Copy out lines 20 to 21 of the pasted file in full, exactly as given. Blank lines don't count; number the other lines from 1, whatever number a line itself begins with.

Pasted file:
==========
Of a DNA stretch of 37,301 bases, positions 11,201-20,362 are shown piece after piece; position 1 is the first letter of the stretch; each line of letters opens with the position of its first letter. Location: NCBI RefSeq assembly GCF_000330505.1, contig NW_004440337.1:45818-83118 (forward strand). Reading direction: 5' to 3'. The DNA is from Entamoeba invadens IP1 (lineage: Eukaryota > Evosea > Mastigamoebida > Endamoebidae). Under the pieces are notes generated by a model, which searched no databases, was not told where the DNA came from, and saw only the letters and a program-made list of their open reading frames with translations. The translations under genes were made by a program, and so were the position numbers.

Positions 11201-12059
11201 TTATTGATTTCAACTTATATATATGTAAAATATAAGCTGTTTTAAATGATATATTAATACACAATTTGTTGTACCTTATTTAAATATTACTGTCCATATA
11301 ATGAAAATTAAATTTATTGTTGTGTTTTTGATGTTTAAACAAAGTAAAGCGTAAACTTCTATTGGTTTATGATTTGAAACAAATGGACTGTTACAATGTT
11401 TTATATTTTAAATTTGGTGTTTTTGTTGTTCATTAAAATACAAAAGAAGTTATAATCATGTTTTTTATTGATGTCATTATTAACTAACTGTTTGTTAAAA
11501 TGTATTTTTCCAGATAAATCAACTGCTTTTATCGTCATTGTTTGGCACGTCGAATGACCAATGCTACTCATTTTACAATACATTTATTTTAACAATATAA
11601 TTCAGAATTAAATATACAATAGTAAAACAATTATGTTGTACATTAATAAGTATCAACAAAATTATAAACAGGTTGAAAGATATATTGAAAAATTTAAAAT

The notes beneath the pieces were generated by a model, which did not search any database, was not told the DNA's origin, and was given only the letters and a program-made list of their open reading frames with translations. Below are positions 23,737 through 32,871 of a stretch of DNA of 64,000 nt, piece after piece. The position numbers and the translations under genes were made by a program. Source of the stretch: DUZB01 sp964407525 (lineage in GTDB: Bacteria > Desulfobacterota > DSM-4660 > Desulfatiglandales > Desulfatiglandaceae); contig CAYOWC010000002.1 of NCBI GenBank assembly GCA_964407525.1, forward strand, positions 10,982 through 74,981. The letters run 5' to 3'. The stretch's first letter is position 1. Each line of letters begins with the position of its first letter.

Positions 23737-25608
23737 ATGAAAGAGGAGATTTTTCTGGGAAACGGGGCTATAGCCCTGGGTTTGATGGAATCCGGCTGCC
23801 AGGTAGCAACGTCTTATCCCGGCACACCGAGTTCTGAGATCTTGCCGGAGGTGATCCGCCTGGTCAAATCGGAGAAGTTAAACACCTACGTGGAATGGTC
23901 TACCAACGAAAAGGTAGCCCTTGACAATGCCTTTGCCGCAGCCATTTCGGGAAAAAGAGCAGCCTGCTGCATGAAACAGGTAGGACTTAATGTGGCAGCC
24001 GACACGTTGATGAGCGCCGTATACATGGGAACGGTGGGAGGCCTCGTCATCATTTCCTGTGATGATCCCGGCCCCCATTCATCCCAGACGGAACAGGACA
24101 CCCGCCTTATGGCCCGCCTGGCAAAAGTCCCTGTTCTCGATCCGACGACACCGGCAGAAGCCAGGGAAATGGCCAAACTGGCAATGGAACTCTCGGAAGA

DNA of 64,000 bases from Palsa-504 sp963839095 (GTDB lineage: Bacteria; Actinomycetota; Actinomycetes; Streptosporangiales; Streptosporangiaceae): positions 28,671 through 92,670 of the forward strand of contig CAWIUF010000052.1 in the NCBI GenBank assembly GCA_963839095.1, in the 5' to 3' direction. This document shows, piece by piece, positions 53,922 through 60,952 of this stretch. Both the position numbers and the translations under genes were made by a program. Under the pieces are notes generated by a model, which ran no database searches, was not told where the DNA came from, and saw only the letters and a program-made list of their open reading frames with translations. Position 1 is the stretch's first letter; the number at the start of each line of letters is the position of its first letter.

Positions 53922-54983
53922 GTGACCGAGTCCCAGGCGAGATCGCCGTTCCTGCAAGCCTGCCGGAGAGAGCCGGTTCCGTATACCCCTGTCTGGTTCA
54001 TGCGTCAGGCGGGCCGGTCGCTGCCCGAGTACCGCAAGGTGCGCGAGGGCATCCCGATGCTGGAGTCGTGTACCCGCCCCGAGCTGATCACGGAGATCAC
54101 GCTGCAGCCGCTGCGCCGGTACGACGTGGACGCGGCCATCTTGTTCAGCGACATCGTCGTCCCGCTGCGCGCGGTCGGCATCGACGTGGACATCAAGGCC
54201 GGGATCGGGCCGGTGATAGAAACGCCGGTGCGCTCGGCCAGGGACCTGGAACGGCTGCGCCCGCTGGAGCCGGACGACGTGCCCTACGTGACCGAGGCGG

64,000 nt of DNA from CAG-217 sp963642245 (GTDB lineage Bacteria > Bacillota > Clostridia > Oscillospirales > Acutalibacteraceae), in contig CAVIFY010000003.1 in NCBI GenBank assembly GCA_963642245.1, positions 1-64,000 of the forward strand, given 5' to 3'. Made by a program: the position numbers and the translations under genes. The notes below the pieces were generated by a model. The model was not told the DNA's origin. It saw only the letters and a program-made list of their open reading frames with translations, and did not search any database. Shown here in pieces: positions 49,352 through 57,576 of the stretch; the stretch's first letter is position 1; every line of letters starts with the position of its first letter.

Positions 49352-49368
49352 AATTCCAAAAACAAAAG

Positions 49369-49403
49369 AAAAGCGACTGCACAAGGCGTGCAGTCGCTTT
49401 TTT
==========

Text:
54201 GGGATCGGGCCGGTGATAGAAACGCCGGTGCGCTCGGCCAGGGACCTGGAACGGCTGCGCCCGCTGGAGCCGGACGACGTGCCCTACGTGACCGAGGCGG

64,000 nt of DNA from CAG-217 sp963642245 (GTDB lineage Bacteria > Bacillota > Clostridia > Oscillospirales > Acutalibacteraceae), in contig CAVIFY010000003.1 in NCBI GenBank assembly GCA_963642245.1, positions 1-64,000 of the forward strand, given 5' to 3'. Made by a program: the position numbers and the translations under genes. The notes below the pieces were generated by a model. The model was not told the DNA's origin. It saw only the letters and a program-made list of their open reading frames with translations, and did not search any database. Shown here in pieces: positions 49,352 through 57,576 of the stretch; the stretch's first letter is position 1; every line of letters starts with the position of its first letter.